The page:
I can't tell you what kind of person the girl is except that I'm inclined to see her as at least a naive (probably innocently naive) romantic, open, trusting, kind (the last three adjectives are guessing) who may have some idealistic visions of love or even life (not like that's bad of itself--our reality is as good or bad as we are to the extent we can affect it, so e.g. two above-average loving and kind people have every chance to create an above-average loving and kind marriage). I would definitely say she appears to be emotional and sentimental, but I can't tell incredibly much because I don't know what kind of impression she made of you or how justified she was in it (e.g. maybe you're a totally charming guy, so why not appraise you as one?).

So in short, I would be weary of any signs of serious personality problems, careful with what really looks unwarranted or abnormal

[/quote]

I think you're right in appraising her as somewhat naive. I'm a rather intuitive person, and my intuition is often right (even though I rarely listen to it :o), especially as I've learned to appraise people based on a few facts both shared openly and gleaned more subtly, but given her hobbies, education, and manner of dictation, I'd say you're spot on in labelling her as naive, simple, sensitive and sentimental.

As for what you say about not overestimating her loneliness and desperation to find a partner, her statements about me liking her, her trying to find someone and me being the one, and me possibly being her Prince Charming didn't unsettle me at first, even though the nature of the conversation up to those individual comments lended itself to the idea that she's trying really hard to "find a guy"; however, when she said that she was "sad" because of my response to her Prince Charming question, we talked about why she was sad, and she said, "I can't find anyone on here to date," which later developed into, "I want a guy." It was at that point that I postulated that I would hate for this girl to settle on me simply because I've paid her a compliment and some attention. I think I'm a well-written individual and can express my ideas and emotions well in black-and-white type, so no doubt she was likely drawn into this aspect of me as I'm sure it indicated to her that I was indeed interested in talking to her.

The reason why I care for her as I already do is, as I said in my OP, is because I know how she feels, I can relate to her, and where I can relate to her is not only in our shared romantic behavior but also in the loneliness and desperation that we both feel; however, I don't know that I would ever express (READ: complain) to any girl I was remotely *interested in "I want a girlfriend!" To that girl, *or any girl, such a statement reads like, as my concern rightly expresses, whatever comes first is best.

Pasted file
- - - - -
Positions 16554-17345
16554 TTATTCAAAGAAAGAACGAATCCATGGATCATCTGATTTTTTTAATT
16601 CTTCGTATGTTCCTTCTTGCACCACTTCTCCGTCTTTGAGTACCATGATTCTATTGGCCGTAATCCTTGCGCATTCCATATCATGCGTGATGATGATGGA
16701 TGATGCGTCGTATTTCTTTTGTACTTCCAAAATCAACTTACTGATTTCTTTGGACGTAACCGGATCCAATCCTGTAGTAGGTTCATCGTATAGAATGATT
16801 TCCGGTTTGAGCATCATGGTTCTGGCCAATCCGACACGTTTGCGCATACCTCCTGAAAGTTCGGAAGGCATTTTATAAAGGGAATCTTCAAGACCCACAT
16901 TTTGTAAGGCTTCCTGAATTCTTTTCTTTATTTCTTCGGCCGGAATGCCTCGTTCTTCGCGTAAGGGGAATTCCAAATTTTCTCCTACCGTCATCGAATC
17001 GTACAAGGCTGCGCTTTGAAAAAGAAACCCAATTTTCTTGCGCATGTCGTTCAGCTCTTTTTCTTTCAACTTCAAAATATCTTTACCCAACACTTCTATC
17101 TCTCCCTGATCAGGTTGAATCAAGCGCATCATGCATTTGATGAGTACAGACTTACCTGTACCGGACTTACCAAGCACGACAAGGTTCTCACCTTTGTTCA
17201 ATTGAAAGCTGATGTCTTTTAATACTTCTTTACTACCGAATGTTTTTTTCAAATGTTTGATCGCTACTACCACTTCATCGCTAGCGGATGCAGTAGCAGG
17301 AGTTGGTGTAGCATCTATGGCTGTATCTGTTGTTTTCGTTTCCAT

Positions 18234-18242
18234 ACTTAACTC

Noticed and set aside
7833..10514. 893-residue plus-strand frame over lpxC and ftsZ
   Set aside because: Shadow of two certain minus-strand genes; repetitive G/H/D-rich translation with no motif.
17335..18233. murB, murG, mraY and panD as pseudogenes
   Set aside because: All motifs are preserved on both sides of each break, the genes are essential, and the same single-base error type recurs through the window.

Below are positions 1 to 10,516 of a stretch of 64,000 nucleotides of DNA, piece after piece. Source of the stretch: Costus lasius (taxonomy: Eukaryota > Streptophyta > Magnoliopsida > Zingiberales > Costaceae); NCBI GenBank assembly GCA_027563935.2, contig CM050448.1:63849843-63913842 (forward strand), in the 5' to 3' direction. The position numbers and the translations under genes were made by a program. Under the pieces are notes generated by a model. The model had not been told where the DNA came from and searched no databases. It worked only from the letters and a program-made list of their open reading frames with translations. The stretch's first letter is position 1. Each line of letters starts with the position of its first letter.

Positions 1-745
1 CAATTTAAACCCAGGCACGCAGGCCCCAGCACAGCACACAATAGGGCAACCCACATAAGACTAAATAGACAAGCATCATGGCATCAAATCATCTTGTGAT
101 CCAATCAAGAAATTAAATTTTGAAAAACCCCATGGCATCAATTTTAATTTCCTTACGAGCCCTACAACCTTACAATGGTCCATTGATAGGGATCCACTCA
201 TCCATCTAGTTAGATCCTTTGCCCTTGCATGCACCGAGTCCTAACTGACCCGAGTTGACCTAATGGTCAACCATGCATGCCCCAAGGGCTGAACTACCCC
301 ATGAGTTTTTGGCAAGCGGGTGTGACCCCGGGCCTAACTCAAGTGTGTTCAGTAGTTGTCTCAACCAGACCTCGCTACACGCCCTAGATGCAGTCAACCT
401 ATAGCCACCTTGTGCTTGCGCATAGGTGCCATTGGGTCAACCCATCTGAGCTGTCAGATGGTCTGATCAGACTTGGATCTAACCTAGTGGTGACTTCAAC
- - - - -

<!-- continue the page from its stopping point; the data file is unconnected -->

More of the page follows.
The question which I find myself asking is if I should drop it, or keep chiseling away at conversation with her. Yes, she's thrown up some red flags (right or wrong, in my opinion), but I know that if I drop it prematurely only after one conversation, prior to addressing these issues and really getting into deeper conversation about some fundamentals, as I truly think we began to address last night when I asked her *why *she wanted a boyfriend, then something about that seems both unfair and unreasonable.

I *do *like her already, and I can't ignore that fact nor should I, in my opinion, because it means that for all the red flags, those flags still do not outweigh the intrigue I continue to feel. Only time will tell what happens. If nothing else, I continue to talk to her throughout this week and we meet in-person sometime this weekend and continue to gauge it from there


#15

Chev... you're only 26. For pete's sake... don't think there's something wrong with yourself that you haven't found the girl of your dreams yet.

:shrug:

As for the OP....

You are just dealing on the internet with the doubt that everyone who is at the threshold of deciding whether to make a perfect stranger something more finds themself dealing with. It happens face to face also.

The problem is... is the person we're talking to (typing to) the kind that falls in love with a person, or the kind that falls in love with being in love? (Any person of the right age, gender and presentation will do...) If your name were Joe or Bob would it be all the same to her? Is she looking for someone/anyone and you are just the first person who stumbled into her path and you'll do? Or did she find something in your answer that sparked hope in her lonely soul?

As Chev said, loneliness isn't a crime. We all can be lonely at some time or other for various reasons. I personally was never so lonely as when I was married, but that was a whole 'nuther kettle of fish.... but learn from my example that marriage is NOT a remedy for that if you're with the wrong person. It can actually make you feel worse because you're having to live with the person who should have prevented it in the first place.

But if loneliness leads people to grasp onto the wrong people or every person or any person at all... then loneliness becomes a problem. Most of us are discerning in our reaction to loneliness. We ladies have a phrase for preferring to stay home than go out with someone who we don't want to be the cure for solitude. "I have to wash my hair."